Global Lens Reflections on life, the universe, and everything

Incredible India

Not long ago a principal purveyor of stigma and discrimination for people living with HIV and AIDS, the Christian church has become in many places around the world a leader in providing both care for people living with the disease as well as advocacy and education to reset the culture’s response to people infected with and affected by the virus. I’m in Chennai currently, wrapping up a three-week trip to India, and I’ve seen this repeatedly in the faces of people living with HIV and AIDS who have themselves become advocates for their neighbors. They are determined that everyone should live full and healthy lives.

Women in the Rangoon Street neighborhood of Chennai, India, march through the narrow streets near their homes to help educate their neighbors about HIV and AIDS.

Much of this work was done on behalf of the Ecumenical Advocacy Alliance, but I spent the last day with a group in Madurai that gets funding from United Methodist Women and does street theater in rural villages. Young people, some of whom have lost parents to the virus, enthusiastically share information about the disease while at the same time breaking the myth that people living with HIV and AIDS should be treated as today’s untouchables. People are literally being set free by the these ministries.

I shot a variety of other subjects. One morning, for example, I photographed young boys who work in the garbage dump in Chennai, but who spend their nights in a shelter run by a local ecumenical group–the Madras Christian Council of Social Service. We had to be somewhat surreptitious in order to get me into the dump, in that local authorities don’t allow journalists inside. Garbage dumps aren’t pretty places, and in places like Chennai they’re filled with the some of the poorest people on the planet working in horrendous conditions. But the kids helped me enter without initially being seen, and I was able to photograph them for several minutes in their environment before being “encouraged” to leave by the dump manager.

Boys scavenge in the municipal garbage dump in Chennai, India.

The same organization runs a shelter for women who are survivors of trafficking, and I photographed there as well. But then the next day the women came to me with a request that’s new for me. Several of the women are interested in getting married, or in marrying their older daughters, and they need to prepare a packet of materials to take to a marriage broker–yep, most marriages in India are still arranged. An essential element of the marriage proposal packet is a photograph (actually two: one of the face and one of the entire body). So I became a marriage proposal photographer for survivors of human trafficking. The women and I had a lot of laughs doing that, and I was honored to play a small part in helping them get off to a new start in their lives.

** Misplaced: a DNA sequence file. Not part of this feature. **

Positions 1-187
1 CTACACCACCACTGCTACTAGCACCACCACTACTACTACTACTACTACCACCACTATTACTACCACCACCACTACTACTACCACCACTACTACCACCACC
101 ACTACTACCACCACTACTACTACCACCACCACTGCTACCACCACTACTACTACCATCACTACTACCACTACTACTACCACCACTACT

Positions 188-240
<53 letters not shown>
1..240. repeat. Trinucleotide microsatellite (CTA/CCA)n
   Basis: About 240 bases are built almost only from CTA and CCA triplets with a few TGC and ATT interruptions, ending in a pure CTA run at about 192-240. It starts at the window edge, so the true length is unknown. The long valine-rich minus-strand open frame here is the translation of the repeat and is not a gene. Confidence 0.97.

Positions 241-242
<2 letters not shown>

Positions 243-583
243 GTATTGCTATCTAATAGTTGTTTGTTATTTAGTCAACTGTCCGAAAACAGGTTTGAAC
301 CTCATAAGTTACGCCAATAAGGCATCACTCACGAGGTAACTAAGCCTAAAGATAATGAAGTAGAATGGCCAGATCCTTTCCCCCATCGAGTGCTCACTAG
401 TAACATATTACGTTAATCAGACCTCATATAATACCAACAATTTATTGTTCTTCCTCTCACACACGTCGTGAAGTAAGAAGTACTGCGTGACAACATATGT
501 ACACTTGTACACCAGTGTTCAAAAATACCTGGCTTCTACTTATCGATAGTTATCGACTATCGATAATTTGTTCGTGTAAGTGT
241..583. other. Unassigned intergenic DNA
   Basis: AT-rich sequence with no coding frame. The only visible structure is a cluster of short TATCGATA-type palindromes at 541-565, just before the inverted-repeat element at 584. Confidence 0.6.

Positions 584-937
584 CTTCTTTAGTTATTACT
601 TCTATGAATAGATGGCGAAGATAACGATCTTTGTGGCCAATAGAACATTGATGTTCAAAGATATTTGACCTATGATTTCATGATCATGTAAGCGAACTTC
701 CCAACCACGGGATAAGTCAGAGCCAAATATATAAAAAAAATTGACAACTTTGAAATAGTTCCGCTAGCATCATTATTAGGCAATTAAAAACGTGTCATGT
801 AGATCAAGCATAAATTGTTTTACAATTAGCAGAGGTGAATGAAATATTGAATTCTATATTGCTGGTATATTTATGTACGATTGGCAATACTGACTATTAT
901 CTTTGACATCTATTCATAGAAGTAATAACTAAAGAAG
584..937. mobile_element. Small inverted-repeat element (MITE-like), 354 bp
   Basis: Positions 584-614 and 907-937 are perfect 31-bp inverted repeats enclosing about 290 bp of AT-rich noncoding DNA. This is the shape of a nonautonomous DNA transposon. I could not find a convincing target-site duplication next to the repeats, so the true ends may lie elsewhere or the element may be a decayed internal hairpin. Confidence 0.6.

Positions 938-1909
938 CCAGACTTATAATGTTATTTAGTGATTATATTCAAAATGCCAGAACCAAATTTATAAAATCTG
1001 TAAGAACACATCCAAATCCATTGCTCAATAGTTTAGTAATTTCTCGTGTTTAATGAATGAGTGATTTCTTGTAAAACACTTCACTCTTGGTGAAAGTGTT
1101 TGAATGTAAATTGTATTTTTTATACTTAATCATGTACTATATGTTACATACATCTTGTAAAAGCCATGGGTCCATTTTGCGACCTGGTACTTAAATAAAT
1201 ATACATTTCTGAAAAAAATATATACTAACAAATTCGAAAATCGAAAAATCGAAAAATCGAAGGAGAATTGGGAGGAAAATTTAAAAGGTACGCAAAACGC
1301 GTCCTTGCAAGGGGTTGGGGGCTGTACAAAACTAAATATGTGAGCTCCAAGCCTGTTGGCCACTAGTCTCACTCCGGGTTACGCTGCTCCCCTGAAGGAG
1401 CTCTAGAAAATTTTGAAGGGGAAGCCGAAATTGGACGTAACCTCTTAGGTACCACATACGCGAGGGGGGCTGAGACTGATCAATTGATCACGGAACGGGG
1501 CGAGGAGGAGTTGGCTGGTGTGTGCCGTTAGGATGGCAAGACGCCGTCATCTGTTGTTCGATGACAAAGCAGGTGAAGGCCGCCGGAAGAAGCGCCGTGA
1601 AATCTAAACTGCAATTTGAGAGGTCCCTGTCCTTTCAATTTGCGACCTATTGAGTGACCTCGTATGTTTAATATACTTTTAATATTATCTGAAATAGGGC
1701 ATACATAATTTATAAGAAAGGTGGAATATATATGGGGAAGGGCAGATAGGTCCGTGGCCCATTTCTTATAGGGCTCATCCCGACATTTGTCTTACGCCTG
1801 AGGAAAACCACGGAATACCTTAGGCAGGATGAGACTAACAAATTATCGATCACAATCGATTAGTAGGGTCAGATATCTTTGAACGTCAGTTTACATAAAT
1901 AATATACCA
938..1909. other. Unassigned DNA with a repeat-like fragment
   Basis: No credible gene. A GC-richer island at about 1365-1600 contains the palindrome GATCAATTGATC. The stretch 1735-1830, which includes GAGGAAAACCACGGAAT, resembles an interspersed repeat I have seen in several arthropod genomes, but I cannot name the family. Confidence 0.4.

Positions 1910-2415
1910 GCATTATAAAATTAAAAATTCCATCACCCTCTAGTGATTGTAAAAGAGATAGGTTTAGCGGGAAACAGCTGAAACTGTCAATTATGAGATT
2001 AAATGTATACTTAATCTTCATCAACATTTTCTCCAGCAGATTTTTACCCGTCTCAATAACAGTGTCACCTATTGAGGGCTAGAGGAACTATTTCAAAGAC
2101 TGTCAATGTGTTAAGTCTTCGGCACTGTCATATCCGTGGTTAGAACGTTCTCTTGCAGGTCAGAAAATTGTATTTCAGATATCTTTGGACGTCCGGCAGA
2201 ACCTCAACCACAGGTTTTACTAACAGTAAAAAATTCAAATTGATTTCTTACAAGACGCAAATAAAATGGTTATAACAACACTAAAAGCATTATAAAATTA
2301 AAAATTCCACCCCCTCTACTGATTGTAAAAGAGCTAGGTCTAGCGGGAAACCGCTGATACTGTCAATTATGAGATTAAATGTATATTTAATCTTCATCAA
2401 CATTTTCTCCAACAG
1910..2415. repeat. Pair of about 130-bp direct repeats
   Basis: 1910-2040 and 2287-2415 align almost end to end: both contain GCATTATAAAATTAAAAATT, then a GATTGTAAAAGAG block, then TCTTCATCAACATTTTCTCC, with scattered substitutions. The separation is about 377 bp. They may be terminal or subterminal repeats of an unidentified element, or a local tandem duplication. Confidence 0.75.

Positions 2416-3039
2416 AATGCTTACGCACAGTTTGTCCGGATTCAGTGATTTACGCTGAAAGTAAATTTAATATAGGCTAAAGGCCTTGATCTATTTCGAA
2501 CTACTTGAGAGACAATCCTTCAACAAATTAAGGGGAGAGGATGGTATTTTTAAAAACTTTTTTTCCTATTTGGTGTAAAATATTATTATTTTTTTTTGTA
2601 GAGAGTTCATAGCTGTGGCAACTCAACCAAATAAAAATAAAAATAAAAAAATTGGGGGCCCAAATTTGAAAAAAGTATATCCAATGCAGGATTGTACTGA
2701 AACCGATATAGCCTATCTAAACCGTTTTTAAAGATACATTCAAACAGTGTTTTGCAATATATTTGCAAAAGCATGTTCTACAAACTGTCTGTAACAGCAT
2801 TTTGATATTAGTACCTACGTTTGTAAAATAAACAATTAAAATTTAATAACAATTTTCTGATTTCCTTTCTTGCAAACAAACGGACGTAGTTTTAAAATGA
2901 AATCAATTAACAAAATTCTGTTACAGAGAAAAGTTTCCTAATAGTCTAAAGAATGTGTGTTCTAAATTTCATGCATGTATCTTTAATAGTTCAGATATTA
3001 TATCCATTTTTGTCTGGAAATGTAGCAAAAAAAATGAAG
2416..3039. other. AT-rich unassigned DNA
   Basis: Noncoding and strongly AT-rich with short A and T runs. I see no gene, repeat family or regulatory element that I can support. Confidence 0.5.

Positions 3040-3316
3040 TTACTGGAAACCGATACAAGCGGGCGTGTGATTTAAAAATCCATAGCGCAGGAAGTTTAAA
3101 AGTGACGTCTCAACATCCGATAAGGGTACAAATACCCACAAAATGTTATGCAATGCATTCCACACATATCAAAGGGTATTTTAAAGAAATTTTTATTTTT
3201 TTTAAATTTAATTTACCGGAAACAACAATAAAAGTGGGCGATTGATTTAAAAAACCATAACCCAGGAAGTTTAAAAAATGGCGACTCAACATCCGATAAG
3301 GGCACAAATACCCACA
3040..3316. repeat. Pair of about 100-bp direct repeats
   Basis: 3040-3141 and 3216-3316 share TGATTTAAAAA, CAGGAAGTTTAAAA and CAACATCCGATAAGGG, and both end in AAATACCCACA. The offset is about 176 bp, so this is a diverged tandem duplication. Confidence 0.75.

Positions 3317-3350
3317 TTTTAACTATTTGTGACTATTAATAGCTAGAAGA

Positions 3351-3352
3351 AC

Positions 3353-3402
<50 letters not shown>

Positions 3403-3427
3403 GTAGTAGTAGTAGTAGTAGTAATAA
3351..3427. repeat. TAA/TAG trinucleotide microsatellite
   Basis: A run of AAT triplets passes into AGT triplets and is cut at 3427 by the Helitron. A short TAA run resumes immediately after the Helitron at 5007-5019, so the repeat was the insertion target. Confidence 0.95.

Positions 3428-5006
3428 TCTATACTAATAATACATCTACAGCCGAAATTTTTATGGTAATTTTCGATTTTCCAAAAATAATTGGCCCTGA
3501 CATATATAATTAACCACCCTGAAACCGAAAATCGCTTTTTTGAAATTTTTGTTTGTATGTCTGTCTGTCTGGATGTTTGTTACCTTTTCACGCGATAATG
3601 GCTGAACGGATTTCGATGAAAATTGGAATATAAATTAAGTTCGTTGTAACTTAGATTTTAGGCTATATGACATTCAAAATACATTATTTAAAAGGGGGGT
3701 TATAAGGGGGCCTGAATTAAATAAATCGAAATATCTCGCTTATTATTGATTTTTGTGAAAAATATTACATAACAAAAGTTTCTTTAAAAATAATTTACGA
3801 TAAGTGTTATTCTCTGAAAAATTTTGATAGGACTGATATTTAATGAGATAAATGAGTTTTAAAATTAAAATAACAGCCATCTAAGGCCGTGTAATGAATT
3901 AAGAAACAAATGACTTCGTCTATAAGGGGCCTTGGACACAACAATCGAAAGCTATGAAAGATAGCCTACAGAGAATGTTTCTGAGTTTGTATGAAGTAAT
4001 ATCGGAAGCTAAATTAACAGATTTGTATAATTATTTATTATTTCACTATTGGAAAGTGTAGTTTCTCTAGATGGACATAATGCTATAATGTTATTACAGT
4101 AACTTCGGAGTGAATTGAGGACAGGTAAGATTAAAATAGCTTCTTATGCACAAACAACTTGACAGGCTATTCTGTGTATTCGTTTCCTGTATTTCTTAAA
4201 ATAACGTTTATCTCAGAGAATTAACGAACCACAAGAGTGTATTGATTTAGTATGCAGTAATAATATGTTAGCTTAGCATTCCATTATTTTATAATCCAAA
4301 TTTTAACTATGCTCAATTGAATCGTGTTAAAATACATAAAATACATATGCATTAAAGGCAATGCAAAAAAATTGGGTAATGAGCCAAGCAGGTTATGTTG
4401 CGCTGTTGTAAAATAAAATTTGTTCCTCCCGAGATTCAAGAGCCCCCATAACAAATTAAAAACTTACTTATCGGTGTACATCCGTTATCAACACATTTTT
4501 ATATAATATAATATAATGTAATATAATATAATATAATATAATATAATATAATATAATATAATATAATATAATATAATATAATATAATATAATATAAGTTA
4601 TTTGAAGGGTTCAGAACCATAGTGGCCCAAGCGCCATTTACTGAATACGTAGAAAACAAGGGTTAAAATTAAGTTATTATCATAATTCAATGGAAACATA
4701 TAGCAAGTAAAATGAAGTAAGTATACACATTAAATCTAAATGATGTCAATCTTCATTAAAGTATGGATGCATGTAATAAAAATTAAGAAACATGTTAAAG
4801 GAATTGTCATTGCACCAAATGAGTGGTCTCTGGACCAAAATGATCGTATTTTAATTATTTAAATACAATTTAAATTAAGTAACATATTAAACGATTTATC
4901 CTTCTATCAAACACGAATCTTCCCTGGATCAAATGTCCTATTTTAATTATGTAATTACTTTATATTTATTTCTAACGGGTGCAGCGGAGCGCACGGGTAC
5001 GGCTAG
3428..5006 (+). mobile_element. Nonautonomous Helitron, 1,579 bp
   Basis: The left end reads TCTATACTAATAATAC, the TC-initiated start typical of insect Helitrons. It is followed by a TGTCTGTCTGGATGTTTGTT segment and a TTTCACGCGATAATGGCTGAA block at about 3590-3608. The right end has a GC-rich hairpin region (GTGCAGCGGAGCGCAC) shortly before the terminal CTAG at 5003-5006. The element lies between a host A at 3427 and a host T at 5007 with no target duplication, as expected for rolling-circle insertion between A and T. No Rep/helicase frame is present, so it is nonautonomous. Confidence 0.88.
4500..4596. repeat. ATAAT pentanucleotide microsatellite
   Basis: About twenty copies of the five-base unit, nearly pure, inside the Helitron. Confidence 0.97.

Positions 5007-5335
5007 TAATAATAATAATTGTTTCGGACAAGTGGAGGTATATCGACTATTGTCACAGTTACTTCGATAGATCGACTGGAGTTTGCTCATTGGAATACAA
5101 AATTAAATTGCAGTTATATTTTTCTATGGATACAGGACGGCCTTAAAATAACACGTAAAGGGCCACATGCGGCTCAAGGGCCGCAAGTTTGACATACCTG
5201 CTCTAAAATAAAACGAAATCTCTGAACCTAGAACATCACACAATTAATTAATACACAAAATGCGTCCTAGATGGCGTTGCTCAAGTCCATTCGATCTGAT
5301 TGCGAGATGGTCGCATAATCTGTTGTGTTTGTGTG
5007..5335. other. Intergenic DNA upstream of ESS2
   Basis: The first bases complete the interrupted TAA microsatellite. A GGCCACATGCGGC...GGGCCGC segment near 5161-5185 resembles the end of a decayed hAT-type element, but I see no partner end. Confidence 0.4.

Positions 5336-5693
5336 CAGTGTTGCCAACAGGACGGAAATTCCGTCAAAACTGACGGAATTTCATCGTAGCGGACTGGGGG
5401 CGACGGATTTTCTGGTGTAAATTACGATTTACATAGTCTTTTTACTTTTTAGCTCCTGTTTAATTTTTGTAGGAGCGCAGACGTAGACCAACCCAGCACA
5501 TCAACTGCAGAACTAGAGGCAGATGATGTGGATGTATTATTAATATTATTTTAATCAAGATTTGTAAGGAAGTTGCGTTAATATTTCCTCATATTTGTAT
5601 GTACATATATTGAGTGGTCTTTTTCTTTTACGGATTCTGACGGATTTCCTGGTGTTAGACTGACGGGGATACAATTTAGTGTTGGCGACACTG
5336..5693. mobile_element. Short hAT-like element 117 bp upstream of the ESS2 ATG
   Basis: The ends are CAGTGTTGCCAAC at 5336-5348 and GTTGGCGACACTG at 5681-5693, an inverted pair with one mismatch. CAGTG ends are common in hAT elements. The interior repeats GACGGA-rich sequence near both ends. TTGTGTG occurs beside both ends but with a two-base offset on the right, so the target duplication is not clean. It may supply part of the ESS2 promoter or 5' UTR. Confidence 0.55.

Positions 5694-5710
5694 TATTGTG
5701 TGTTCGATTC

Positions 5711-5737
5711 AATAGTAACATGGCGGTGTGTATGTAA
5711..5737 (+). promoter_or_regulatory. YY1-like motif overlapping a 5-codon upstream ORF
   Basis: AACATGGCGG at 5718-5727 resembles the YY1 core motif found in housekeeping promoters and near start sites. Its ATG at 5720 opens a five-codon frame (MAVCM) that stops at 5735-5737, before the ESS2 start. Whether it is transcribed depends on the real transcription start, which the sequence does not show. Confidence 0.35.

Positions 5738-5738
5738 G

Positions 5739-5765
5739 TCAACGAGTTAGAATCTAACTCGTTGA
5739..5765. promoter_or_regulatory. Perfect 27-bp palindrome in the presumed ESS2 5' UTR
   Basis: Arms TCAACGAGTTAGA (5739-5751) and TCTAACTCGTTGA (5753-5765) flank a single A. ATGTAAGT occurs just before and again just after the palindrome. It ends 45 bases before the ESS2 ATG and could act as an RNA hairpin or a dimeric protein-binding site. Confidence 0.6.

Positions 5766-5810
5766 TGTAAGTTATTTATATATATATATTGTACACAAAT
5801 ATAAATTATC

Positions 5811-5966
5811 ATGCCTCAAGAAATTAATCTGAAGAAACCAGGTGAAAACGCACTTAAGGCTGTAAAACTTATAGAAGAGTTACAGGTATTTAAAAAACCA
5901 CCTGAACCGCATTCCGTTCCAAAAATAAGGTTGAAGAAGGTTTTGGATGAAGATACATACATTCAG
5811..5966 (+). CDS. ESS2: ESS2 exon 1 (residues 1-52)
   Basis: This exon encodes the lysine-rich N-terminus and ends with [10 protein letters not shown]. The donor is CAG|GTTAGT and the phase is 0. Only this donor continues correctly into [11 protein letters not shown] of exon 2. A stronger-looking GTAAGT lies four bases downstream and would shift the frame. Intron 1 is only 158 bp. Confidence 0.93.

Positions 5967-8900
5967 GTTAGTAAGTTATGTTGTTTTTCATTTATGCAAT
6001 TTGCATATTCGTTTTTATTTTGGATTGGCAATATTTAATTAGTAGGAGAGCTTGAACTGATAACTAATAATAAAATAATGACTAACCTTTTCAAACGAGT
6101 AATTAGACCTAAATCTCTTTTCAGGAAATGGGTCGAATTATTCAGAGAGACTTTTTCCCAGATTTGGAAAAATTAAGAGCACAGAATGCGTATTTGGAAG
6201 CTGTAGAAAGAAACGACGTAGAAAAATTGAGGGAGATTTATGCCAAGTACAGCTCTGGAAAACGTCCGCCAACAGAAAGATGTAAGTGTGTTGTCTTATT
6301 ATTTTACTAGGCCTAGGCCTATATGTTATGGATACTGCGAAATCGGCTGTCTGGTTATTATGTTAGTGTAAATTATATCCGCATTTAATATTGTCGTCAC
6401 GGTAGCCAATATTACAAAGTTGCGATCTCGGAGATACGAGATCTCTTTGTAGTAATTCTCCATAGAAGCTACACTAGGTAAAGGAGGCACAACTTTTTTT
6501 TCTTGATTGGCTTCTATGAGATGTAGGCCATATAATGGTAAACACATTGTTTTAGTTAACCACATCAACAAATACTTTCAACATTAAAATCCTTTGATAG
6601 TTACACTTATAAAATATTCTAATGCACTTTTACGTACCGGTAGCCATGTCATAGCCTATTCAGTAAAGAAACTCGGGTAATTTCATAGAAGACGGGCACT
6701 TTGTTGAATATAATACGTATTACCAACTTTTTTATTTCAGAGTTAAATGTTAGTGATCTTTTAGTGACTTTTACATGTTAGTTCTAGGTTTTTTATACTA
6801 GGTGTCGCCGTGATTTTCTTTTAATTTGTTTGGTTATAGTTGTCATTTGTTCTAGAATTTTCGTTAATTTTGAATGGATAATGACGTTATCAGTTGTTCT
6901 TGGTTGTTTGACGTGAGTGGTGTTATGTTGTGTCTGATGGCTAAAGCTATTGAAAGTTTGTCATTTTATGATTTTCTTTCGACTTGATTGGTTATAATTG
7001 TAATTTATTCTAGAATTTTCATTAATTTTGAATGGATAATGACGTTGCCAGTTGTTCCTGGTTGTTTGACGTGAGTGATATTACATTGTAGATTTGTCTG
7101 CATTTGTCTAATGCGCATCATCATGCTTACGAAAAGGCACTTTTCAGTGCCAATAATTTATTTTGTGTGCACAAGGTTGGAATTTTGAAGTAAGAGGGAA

India, as always, is photographer heaven. So visually rich and complicated. It’s also a non-stop barrage of sounds and smells as well. After a while in India I feel like I’m suffering sensory overload, and I long for a moment of quiet boredom. I’m sure that will come when I get home and start processing the images. With the HIV and AIDS pictures, there’s an added chore in post-processing. I can’t state anyone is HIV positive or even suggest it unless I’ve got a signed consent form from them. I’ve had to do these in three languages on this trip–English,Tamil, and Telugu–and I must have a stack more than an inch thick. Many people excluded a particular usage of their image, so it’s a complicated task to match the forms to the images and then be clear how and where we can use the image. As if I didn’t spend enough time in front of the computer as it was. I understand the value of the consent forms–we’re insuring that the rights of everyone are respected–but they are a PITA for a photographer. I guess I’d prefer to stick with the sensory overload and leave the paperwork to someone else.

Certainly my favorite images of India are those that reflect the ordinary daily life of its fascinating people. (If you haven’t figured out already, by placing the mouse over the image you get a brief caption. If you click on the image, it takes you to that particular image on my online photo site. There you can browse similar images to your heart’s content.)

Students practice meditation together as part of their studies at a rural college sponsored by Roofs for the Roofless in Karanai, a village in the state of Tamil Nadu in southern India.

Women walk home after a day of working in the fields near Poonthandalam, a village in the southern India state of Tamil Nadu.

Malaisami harvests jasmine blossoms in Nallur, a small village in the state of Tamil Nadu in southern India.

A mother braids her daughter's hair before she departs for school in Nallur, a small village in the state of Tamil Nadu

A woman carries food in several pots to workers harvesting sugar cane outside Nallur, a small village in the state of Tamil Nadu in southern India.

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